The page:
Peterborough City Council will make the final decision on whether to proceed with the sale.

In the event that Hydro One and the City reach a final agreement, the sale would also need to be approved by the Ontario Energy Board (OEB).

In deciding whether to approve the sale, the OEB must be satisfied that the sale does not harm PDI customers with respect to matters such as rates, reliability and quality of service.

Will the City be holding a larger style Town Hall meeting?

The City will be holding a special Committee of the Whole meeting Thursday, November 24, 2016 at 6:00 p.m. at Market Hall. The public will have an opportunity to provide comment and ask questions at this special meeting.

Why is the City only presenting ‘one-side’ of the information at the talkPDI public Open Houses?

The purpose of the talkPDI public Open Houses is to present the public with details of the Hydro One offer and allow the public to ask questions and provide their feedback on the offer.  

The information contained on the Open House display boards repeats the language contained in the offer and provides CoPHI’s rationale for recommending the offer to the City. CoPHI representatives are on hand to answer questions and explain their reasoning behind recommending the sale. Senior staff of the City are also on hand to answer questions about Council’s decision-making process and the next steps.   

There will be a special Committee of the Whole meeting on Thursday November 24, 2016 at 6:00 p.m. at Market Hall. This meeting has been planned in response to the public’s request for a larger style Town Hall meeting. It will provide an opportunity for the public to share their comments and questions with Council on the potential sale of PDI to Hydro One.

Who owns Hydro One? I thought Hydro One was for sale?

The Province of Ontario currently owns 70% of Hydro One and has announced plans to reduce its ownership stake to 40%. 

The Province of Ontario will remain Hydro One’s largest and controlling shareholder. By law, the Province is required to retain at least a 40% interest in Hydro One and no one other than the Province is permitted to own more than 10% of Hydro One. Hydro One is also prohibited by law from selling its Ontario electricity transmission and distribution businesses and is required to maintain its head office in Ontario.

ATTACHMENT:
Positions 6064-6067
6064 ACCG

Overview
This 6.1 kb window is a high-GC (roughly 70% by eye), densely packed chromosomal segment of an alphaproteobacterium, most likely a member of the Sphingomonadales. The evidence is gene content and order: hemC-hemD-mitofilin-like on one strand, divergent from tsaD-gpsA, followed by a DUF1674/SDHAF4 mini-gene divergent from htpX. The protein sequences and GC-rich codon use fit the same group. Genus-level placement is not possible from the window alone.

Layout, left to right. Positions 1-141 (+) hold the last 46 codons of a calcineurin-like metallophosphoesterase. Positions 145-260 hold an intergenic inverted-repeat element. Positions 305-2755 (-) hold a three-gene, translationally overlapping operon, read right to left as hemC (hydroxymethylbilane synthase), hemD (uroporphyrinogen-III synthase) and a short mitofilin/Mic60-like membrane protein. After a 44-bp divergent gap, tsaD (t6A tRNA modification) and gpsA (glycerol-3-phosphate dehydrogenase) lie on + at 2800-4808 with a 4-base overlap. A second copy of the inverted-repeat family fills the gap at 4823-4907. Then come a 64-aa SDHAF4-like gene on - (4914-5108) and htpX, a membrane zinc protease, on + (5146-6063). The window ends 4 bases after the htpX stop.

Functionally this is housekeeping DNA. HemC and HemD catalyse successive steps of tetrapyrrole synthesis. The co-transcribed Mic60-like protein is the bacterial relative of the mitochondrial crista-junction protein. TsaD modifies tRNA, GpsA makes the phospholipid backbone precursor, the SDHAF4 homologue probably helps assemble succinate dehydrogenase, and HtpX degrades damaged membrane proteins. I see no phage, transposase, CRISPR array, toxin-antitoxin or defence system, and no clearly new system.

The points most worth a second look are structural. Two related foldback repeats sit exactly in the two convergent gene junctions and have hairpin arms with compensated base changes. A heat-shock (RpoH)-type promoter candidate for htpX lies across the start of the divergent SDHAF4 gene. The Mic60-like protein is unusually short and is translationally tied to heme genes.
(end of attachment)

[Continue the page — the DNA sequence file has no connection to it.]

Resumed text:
The hydro rates charged by Hydro One are subject to regulation by the Ontario Energy Board (OEB).

Hydro rates cannot change without approval by the OEB. The OEB regulates investor and provincially owned distribution companies in the same way it regulates municipally owned utilities like PDI. All distribution companies are subject to the same rules and regulations related to setting rates and customer service.

Why did CoPHI not go through an RFP process?

CoPHI explored all of the alternatives, including preliminary discussions with a number of parties. The reality is that PDI is surrounded by Hydro One’s service territory and that, as a result, there are no other strategic purchasers.

Hydro One was also able to offer significant job and economic benefits, including a new Regional Operations Centre and a new Fleet Maintenance Garage. No other bidder could offer this kind of economic development benefit to Peterborough.

How will the sale of PDI to Hydro One affect my electricity bill?

Electricity distribution rates are the rates that are charged to deliver electricity to homes, businesses, schools and other institutions. The cost of electricity distribution is one part of your overall hydro bill.

As outlined in the Hydro One offer, the sale of PDI would reduce the electricity distribution portion of your hydro bill for at least 10 years:

  • In the first five years after a sale, the electricity distribution rate paid by PDI customers would be frozen at current levels, and reduced by 1%. 
  • In the following five years, any electricity distribution rate increase would be kept below the rate of inflation.
  • Savings from efficiencies achieved by Hydro One during the first five years will be used to offset Peterborough rates in years eleven onwards.

Hydro One is also considering a number of options to protect PDI customers in years eleven onwards, including the creation of a new rate class for the customers of the distributors it has purchased. This would be subject to OEB approval.